To analyse the Digital Economy and the role it plays in the UK economy, the most significant issue is producing a definition. The Digital Economy is defined (Mesenbourg, 2001) as the following components:
e-commerce / e-business (the trading of goods or services over computer networks such as the internet)
supporting infrastructure (that is, hardware, software, telecoms)
The integrated nature of the Digital Economy was highlighted by Nesta, an innovation charity with a mission to help people and organisations bring great ideas to life. Businesses may not be described as digital but employ staff in a role which would be considered as digital, and vice versa (Spilsbury, 2015). This report showed that only 47% of those working in ICT-related jobs, in 2015, were employed in an ICT sector company, meaning that a large proportion of what may be considered to be the Digital Economy is not captured using analysis based on traditional industrial classifications.Back to table of contents
What is the link between the Digital Economy and the Digital Sector?
To measure the Digital Economy, we need to isolate those businesses which comprise the broad concept of the Digital Economy. The Organisation for Economic Co-operation and Development (OECD) defines the ICT sector (an approximation to the Digital Economy) as “a combination of manufacturing and service industries that capture, transmit and display data and information electronically”. The OECD considers the following businesses to encompass this concept as defined by the Standard Industrial Classification (SIC) code:
Table 1: Standard Industrial Classification (SIC) code
|26.1||Manufacture of electronic components and boards|
|26.2||Manufacture of computers and peripheral equipment|
|26.3||Manufacture of communication equipment|
|26.4||Manufacture of consumer electronics|
|26.8||Manufacture of magnetic and optical media|
|46.5||Wholesale of information and communication equipment|
|61.1 – 61.9||Telecommunications|
|62||Computer programming, consultancy and related activities|
|63.1 – 63.9||Information service activities|
|95.1||Repair of computers and communication equipment|
|Source: Office for National Statistics|
Download this table Table 1: Standard Industrial Classification (SIC) code.xls
Arguments can be made for many other industrial classifications to be considered as part of the Digital Economy, such as publishing; video and television production; advertising and market research; design activities; education; gambling activities, as many businesses that would fit into these categories either expanded their business to have an online presence, or moved online in their entirety. Developments and innovations in the digital arena mean more and more businesses are finding ways to become digital, and this in turn makes measuring the Digital Economy problematic.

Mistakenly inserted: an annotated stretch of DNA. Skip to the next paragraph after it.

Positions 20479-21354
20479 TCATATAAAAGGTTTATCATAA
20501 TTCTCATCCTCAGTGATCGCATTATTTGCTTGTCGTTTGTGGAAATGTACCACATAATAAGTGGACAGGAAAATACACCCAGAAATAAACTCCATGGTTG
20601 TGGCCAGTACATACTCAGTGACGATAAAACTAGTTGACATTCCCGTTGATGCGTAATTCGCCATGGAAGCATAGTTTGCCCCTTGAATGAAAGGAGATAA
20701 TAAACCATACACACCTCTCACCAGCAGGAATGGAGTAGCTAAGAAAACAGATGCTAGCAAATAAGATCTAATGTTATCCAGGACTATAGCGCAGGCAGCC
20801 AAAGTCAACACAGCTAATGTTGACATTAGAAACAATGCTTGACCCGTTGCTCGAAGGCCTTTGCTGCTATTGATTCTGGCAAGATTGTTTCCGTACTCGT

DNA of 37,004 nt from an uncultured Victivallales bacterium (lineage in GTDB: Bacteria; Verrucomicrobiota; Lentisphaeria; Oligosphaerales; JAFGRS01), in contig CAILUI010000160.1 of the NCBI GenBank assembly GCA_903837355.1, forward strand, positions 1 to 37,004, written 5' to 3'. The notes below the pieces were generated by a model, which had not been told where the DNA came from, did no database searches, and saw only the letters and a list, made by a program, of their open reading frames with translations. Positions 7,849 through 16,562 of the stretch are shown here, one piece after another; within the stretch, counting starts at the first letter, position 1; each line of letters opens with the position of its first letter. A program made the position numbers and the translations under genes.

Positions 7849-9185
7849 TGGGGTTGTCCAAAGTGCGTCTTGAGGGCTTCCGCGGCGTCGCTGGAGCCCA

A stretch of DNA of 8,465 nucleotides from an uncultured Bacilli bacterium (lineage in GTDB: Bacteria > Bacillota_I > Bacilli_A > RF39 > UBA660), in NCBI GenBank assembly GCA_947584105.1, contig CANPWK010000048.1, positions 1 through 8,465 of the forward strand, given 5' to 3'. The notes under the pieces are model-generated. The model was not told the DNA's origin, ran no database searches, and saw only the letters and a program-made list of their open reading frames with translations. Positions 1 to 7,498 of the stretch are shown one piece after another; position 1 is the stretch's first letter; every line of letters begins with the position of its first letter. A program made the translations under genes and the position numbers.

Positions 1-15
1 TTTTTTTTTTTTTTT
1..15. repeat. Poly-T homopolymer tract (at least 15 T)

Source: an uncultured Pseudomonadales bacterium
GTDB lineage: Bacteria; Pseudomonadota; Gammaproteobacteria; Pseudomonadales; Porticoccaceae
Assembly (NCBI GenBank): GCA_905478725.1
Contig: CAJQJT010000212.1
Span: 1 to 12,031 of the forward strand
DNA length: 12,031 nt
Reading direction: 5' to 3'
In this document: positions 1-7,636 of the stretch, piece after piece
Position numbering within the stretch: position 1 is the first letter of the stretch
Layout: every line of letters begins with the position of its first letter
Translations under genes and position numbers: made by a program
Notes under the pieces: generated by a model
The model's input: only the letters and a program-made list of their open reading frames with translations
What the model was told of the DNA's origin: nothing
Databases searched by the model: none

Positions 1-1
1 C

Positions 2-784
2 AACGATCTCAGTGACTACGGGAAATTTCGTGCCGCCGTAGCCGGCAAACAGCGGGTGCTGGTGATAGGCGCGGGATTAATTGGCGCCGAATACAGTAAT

UK government, in an effort to better define the Digital Economy, has expanded on the OECD definition with the following SIC codes:
Table 2: Standard Industrial Classification (SIC) code
|SIC code||Description||Proposed by|
|58.1||Publishing activities||Department for Business, Innovation and Skills (BIS)|
|59.1 – 59.2||Motion picture, video and television programme production, sound recording and music publishing activities||BIS|
|60.1||Radio broadcasting||Department for Culture, Media and Sport (DCMS)|
|60.2||Television programming and broadcasting activities||DCMS|
|Source: Office for National Statistics|
Download this table Table 2: Standard Industrial Classification (SIC) code.xls
For this article, the expansion on the OECD definition, developed by the Department for Business, Innovation and Skills (BIS) and the Department for Culture, Media and Sport (DCMS), is used, with the caveat that this represents the Digital Sector and is not a definitive measure of the Digital Economy.Back to table of contents
What is the link between e-commerce statistics and statistics on the Digital Economy?
E-commerce statistics are derived from the E-commerce Survey of Business. This covers businesses in the UK Non-Financial Business Economy. The businesses are asked how much of their turnover is derived from e-commerce sales. The Digital Sector can be measured by approximate Gross Value Added (aGVA), or turnover of the industries included within the definition of the sector. It should be noted that these values may or may not also be derived from e-commerce, but this article does not attempt to measure e-commerce by businesses in the Digital Sector. However, some activities included in the Digital Sector, such as the manufacture of computers, relates to the infrastructure that is needed to enable e-commerce to develop.
How does the Digital Sector contribute to the economy?